Saxon had enjoyed a return-to-form with 1991’s Solid Ball of Rock and moved fast to keep the momentum going, releasing the follow-up Forever Free just over one year later. As well as hurrying, the band also skimped on costs, recording in Vienna with unknown, cut-price producer Urwin Hersig. It probably comes as no surprise, then, that Forever Free sounded rushed and cheap.
For the most part, Forever Free comes across like a collection of leftovers from Solid Ball of Rock. It continues that album’s mix of Euro-metal and AC/DC raunch but many of the tracks stray too far into forgettable territory. Songs like Cloud Nine, Get Down and Dirty, Grind and the cyber-metal cover of I Just Want to Make Love to You sound like the band are jamming out ideas: working versions rather than the finished product. This isn’t helped by the sound: much of Forever Free sounds like a demo, a decent demo but a demo all the same.
On the positive side, these weaknesses give the album a sense of charm. The under-cooked tracks have a playfulness about them and the loose, jamming approach throws up some truly inspired playing from the Quinn/Oliver guitar duo (check out the hot solo on Night Hunter). And, while the bungled production wasn’t going to cut it for casual listeners and airplay, it results in the rawest, most metallic album the band had put out in years.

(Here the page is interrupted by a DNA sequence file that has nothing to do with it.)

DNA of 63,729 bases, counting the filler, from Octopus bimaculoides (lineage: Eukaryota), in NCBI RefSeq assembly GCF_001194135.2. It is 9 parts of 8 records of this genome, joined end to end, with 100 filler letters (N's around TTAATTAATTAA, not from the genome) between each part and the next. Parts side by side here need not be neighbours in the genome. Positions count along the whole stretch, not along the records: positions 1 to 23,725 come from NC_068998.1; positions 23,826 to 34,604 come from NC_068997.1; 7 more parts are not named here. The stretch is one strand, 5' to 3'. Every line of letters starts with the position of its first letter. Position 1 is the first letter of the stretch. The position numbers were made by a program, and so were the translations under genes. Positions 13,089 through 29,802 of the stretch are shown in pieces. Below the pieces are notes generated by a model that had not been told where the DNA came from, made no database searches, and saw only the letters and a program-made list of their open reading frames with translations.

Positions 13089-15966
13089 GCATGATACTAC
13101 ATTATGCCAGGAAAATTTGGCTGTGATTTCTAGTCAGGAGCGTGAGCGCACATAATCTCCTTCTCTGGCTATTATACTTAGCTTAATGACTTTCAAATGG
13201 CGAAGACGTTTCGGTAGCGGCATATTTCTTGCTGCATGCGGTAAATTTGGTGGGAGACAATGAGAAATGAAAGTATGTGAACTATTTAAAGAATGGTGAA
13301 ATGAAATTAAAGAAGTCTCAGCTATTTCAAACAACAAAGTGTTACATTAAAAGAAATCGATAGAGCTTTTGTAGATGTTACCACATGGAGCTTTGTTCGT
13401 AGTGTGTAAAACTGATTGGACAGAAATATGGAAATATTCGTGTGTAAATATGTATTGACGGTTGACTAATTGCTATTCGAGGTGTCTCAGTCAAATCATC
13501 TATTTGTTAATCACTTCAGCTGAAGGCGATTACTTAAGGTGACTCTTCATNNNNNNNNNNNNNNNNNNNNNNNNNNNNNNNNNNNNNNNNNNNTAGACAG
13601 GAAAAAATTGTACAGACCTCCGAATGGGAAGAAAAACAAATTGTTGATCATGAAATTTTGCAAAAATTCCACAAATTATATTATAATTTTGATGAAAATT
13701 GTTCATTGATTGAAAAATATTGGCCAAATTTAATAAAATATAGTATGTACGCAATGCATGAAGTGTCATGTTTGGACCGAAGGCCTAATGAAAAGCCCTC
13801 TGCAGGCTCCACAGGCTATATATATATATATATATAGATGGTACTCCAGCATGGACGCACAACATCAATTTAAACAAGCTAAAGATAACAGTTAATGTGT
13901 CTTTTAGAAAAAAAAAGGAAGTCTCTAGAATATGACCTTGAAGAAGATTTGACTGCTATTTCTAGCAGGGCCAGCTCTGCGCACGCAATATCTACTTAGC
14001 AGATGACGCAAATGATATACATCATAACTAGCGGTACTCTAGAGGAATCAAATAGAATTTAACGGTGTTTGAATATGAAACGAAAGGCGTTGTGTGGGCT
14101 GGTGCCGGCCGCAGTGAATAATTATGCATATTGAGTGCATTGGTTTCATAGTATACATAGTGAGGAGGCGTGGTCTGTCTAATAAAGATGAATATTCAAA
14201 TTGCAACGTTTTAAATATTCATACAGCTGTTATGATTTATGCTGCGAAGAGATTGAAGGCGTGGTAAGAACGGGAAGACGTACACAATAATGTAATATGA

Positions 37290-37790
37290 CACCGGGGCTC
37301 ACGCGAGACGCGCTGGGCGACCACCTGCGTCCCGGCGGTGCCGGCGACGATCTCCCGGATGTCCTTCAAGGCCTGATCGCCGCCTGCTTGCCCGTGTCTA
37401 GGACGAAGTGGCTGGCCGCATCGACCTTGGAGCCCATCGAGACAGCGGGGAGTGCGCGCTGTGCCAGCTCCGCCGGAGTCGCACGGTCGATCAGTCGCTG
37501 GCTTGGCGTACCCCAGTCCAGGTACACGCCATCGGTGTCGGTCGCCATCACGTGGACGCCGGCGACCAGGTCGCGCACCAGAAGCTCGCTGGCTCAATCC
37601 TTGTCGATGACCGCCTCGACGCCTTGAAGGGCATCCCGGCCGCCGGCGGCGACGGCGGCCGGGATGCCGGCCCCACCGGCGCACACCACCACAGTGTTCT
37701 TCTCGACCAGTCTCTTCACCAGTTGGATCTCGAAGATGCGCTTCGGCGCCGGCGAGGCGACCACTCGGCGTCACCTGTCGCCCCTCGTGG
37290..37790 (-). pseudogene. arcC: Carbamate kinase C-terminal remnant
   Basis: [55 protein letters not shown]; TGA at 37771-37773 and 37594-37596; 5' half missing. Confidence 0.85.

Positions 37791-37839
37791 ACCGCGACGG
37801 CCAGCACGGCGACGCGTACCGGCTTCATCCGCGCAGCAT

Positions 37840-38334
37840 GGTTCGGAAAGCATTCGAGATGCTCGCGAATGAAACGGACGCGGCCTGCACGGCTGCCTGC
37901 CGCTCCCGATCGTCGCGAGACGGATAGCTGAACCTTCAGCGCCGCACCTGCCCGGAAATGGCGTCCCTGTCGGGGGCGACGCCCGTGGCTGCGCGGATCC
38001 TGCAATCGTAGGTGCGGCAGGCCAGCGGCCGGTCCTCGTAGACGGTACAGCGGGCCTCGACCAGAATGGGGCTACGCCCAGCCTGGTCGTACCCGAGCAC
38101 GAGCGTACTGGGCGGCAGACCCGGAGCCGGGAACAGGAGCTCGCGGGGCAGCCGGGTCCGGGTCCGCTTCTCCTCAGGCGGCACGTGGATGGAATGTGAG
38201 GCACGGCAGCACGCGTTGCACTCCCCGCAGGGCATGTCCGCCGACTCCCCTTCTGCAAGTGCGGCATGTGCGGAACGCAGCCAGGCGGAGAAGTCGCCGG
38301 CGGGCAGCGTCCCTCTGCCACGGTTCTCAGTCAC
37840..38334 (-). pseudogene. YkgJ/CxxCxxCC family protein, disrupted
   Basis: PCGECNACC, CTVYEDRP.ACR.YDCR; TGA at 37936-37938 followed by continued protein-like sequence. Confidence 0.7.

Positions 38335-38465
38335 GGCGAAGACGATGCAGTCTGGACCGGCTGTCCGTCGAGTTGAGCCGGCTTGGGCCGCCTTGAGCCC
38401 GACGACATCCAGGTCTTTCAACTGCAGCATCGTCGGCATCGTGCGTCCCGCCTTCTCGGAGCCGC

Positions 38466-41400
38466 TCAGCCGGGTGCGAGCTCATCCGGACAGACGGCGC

There are only a couple of real keepers though. The title track is the album’s enduring classic, a “wind in your hair” biker anthem that turns the clock right back to the band’s classic NWOBHM days. Iron Wheels is an enchanting folky strum and, if the lyrics sound familiar, it’s because you already heard them on Destiny’s Calm Before the Storm. The blue-collar imagery works much better here in this rustic setting and makes for one of the albums more affecting and creative tracks. The albums best, and most overlooked, deep cut is the stunning Hole in the Sky, with its spellbinding chorus and Ozzy-ish riffing.
Forever Free is a mixed bag that only committed Saxon fans will enjoy. It’s not a disaster and, unlike previous Saxon missteps, at least it sticks to the band’s core style. But it is still a misstep and did real damage to the band’s regeneration. Coming off the back of its well-received predecessor, Forever Free sold well but this rough and patchy effort ensured that many of those customers wouldn’t be back for more. Saxon had lost a crucial battle in the war to re-establish themselves but, as their next album would prove, these old dogs weren’t about to surrender any time soon.
[Saxon – Forever Free]